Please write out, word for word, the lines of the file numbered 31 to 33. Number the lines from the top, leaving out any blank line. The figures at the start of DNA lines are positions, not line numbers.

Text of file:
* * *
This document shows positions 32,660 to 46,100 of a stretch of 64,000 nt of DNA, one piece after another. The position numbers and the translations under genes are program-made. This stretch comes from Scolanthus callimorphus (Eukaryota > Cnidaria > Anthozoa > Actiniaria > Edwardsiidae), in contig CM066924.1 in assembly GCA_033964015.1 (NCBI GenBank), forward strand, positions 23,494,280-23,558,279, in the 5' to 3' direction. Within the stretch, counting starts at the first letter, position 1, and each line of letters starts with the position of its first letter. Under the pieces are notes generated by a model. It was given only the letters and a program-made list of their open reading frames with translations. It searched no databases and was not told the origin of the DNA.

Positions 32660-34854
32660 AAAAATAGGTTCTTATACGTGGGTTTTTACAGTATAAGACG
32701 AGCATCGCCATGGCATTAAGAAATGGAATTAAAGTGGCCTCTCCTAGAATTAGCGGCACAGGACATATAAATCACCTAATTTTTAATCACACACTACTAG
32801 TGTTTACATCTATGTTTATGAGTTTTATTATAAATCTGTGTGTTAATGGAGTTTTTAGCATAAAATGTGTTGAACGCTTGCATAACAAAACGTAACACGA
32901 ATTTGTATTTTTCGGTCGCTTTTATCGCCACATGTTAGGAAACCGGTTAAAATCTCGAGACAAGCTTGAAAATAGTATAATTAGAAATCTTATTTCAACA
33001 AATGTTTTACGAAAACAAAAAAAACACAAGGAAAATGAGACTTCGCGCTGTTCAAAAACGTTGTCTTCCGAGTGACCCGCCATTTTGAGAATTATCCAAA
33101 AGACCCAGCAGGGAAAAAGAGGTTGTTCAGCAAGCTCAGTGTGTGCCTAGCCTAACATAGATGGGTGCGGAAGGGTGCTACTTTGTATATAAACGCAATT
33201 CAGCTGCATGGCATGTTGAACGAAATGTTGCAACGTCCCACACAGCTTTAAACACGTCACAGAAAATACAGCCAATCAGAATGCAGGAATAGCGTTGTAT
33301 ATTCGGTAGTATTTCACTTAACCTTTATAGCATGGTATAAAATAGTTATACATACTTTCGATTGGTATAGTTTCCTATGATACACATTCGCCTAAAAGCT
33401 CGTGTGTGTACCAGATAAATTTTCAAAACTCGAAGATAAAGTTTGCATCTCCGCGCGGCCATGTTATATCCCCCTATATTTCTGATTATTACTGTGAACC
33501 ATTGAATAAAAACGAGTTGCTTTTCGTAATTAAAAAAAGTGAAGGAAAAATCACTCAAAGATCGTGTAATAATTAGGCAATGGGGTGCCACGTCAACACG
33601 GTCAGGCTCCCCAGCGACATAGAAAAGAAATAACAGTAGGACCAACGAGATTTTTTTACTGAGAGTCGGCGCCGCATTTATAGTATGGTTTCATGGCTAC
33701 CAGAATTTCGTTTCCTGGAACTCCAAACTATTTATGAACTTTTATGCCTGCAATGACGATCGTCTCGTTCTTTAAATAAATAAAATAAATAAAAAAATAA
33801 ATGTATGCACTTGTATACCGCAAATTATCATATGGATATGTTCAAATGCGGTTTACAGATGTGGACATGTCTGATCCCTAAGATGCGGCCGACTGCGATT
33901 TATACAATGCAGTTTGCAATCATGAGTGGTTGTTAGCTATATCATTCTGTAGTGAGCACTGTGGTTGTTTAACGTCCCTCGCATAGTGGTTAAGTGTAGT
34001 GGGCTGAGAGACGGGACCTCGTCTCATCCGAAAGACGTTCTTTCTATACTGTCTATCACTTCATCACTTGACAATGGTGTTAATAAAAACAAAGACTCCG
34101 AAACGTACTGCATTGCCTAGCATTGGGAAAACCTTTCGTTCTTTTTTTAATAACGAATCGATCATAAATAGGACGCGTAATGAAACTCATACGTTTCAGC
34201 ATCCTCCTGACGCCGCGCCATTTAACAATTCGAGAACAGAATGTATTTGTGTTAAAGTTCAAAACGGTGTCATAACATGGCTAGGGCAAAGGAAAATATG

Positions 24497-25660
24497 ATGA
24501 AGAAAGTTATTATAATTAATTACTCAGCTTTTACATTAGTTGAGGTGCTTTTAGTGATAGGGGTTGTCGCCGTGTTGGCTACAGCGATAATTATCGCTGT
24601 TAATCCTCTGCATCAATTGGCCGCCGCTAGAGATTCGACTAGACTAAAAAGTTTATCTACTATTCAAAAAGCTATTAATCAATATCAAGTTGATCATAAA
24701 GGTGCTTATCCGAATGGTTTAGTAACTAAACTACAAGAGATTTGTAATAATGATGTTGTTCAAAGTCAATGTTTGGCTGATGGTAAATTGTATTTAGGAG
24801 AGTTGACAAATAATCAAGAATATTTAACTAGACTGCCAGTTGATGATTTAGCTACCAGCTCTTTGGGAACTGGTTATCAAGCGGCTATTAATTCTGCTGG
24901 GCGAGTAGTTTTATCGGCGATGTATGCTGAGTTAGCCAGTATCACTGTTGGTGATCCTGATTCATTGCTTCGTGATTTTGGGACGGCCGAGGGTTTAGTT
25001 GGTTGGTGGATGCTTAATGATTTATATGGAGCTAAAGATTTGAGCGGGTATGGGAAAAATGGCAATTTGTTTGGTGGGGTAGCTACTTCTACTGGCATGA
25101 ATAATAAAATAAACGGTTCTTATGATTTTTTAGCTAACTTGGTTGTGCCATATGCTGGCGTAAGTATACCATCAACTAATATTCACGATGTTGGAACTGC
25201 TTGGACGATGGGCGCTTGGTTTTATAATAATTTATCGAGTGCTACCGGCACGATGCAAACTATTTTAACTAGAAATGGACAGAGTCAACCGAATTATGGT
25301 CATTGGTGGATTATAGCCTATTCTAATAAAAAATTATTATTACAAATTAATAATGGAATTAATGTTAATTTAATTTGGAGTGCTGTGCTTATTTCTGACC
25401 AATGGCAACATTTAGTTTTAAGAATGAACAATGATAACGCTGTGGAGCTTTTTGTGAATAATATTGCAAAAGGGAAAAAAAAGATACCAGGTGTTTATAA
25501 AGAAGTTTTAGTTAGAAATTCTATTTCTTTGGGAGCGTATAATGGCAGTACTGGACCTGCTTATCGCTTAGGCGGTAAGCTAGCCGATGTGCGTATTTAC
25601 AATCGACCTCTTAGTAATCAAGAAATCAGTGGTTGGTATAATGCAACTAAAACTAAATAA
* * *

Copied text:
25401 AATGGCAACATTTAGTTTTAAGAATGAACAATGATAACGCTGTGGAGCTTTTTGTGAATAATATTGCAAAAGGGAAAAAAAAGATACCAGGTGTTTATAA
25501 AGAAGTTTTAGTTAGAAATTCTATTTCTTTGGGAGCGTATAATGGCAGTACTGGACCTGCTTATCGCTTAGGCGGTAAGCTAGCCGATGTGCGTATTTAC
25601 AATCGACCTCTTAGTAATCAAGAAATCAGTGGTTGGTATAATGCAACTAAAACTAAATAA